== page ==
DFA: 143 more OFWs to be repatriated from Israel
Over a hundred more Filipinos from Israel are expected to arrive in the Philippines in the next few weeks to escape the intensifying war between members of the Israel Defense Forces and the Palestinian militant Islamic group Hamas, the Department of Foreign Affairs (DFA) said on Wednesday.
Foreign Undersecretary Eduardo de Vega said in a PTV interview that 143 overseas Filipino workers (OFWs) from Israel were to be repatriated this month, with the earliest batch seen arriving on Nov. 6.
On Wednesday, a Reuters report said Qatar had mediated an agreement between Egypt, Israel and Hamas, in coordination with Washington, that would allow limited evacuations from Gaza.
Citing a source briefed on the deal, it said the agreement would allow foreign passport holders and some critically injured people to leave through the Rafah crossing between Egypt and Gaza, though there was no timeline for how long it would remain open for evacuation.
It said the deal was not linked to other issues under negotiation, such as hostages held by Hamas or pauses designed to ease a humanitarian crisis in Gaza, which is suffering from food, water, fuel and medical shortages.
Reuters quoted De Vega as saying that two Filipino doctors with medical aid group Doctors Without Borders were among the first group of foreigners selected to leave Gaza and cross into Egypt.
“The crossing should happen anytime now,” De Vega told Reuters.
2 still missing
On Monday, 60 Filipinos from Tel Aviv arrived in Manila and are set to receive financial, educational and employment assistance from the government.
According to the Department of Migrant Workers (DMW), 123 Filipinos, including four infants, have so far been repatriated from Israel since the war’s outbreak on Oct. 7.
De Vega said the two Filipinos believed to have been kidnapped by Hamas militants have remained missing.
They could also be among the 200 dead bodies still unidentified by the Israeli government, he said.
“We have no update yet but they are likely part of the more than 200 hostages because we have not found them in Israel,” he said. “There were about 200 dead during the first attack of Hamas on Israel last Oct. 7. There are still more than 200 unidentified bodies in Israel and Israel is still identifying them and we are hoping the two Filipinos will not be [among them].”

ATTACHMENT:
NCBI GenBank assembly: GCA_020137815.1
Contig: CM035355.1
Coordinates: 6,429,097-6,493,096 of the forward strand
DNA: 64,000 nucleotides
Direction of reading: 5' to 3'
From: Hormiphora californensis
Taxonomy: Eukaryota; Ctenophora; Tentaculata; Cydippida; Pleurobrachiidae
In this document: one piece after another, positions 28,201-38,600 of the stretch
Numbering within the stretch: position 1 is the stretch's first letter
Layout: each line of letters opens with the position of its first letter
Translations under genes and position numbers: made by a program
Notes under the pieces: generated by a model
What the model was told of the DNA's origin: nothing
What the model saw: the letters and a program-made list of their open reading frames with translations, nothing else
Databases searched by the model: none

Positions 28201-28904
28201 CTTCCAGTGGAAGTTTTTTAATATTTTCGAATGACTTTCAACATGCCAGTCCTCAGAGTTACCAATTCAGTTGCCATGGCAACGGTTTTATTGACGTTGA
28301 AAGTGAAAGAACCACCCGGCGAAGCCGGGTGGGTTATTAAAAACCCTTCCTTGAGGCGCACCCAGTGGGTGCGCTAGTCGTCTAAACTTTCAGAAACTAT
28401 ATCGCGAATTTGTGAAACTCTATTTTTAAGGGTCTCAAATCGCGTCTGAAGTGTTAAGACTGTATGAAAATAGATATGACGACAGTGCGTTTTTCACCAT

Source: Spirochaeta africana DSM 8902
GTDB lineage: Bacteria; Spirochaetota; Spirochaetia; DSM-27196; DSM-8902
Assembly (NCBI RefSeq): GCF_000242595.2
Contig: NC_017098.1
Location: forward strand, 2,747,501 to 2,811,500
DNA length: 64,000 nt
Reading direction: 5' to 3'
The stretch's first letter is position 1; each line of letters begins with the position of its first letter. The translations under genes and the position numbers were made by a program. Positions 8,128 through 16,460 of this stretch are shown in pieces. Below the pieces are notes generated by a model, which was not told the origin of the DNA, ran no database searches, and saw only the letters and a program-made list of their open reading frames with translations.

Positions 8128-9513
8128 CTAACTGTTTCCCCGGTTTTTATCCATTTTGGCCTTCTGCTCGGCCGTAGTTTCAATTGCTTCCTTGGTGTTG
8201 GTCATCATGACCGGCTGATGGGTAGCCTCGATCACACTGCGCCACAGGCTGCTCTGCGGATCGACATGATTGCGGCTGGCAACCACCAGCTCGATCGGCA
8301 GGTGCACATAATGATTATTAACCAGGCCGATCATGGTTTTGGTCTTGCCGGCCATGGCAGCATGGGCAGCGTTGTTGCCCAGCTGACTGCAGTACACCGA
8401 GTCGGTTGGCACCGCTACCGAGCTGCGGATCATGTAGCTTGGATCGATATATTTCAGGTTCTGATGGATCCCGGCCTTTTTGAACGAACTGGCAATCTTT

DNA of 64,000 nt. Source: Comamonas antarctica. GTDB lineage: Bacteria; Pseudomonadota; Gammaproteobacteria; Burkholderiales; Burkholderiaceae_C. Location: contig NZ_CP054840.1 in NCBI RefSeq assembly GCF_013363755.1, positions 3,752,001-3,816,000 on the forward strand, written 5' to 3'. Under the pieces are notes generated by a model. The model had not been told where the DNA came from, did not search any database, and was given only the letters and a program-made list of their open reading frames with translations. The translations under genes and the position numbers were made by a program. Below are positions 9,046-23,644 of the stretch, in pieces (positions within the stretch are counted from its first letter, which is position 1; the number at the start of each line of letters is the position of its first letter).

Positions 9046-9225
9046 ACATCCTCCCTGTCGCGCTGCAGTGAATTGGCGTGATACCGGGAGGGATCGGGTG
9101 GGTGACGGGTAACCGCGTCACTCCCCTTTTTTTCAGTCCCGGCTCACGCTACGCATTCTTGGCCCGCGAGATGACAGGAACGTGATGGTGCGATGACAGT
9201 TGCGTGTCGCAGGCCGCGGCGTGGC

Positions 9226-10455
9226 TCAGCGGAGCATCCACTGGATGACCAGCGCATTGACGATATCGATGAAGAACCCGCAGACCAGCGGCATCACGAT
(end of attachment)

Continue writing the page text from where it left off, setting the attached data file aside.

In the heavily bombarded Gaza Strip, 136 Filipinos are still unable to leave since Israel, which controls Gaza’s borders, has yet to open the Rafah border crossing, a humanitarian corridor to Egypt, to let foreigners out of the war zone.
While the majority of them were staying in southern Gaza near the Rafah crossing, De Vega said, nine Filipinos, including a nun, have returned to Gaza City where most of the fighting is happening.
“They said… they are growing impatient in the cramped environment in southern Gaza so they decided to return to their homes despite our warnings,” the DFA official explained.
He said the Filipinos who went to the border 20 days ago had since been receiving food aid from the international community, but that access to potable water and electricity — available just four hours a day—remained a problem in the area.
On Friday last week, the DFA lost contact with all Filipinos in Gaza after telecommunication lines were cut. They were able to resume communications with 126 of them the following day.
In Lebanon, where the DFA has called for a voluntary repatriation following increasing skirmishes at the Hezbollah-controlled southern border of Israel, six Filipinos are expected to arrive this Friday, De Vega said.
A total of 112 Filipinos in southern Lebanon are requesting repatriation, while the remaining 17,000 Filipinos in the capital, Beirut, had chosen to stay despite the possibility of the fighting reaching them.
“They say everything is normal, business as usual over there. And despite a lot of them being undocumented workers, they say it’s better to die in a war than to die of hunger,” De Vega said.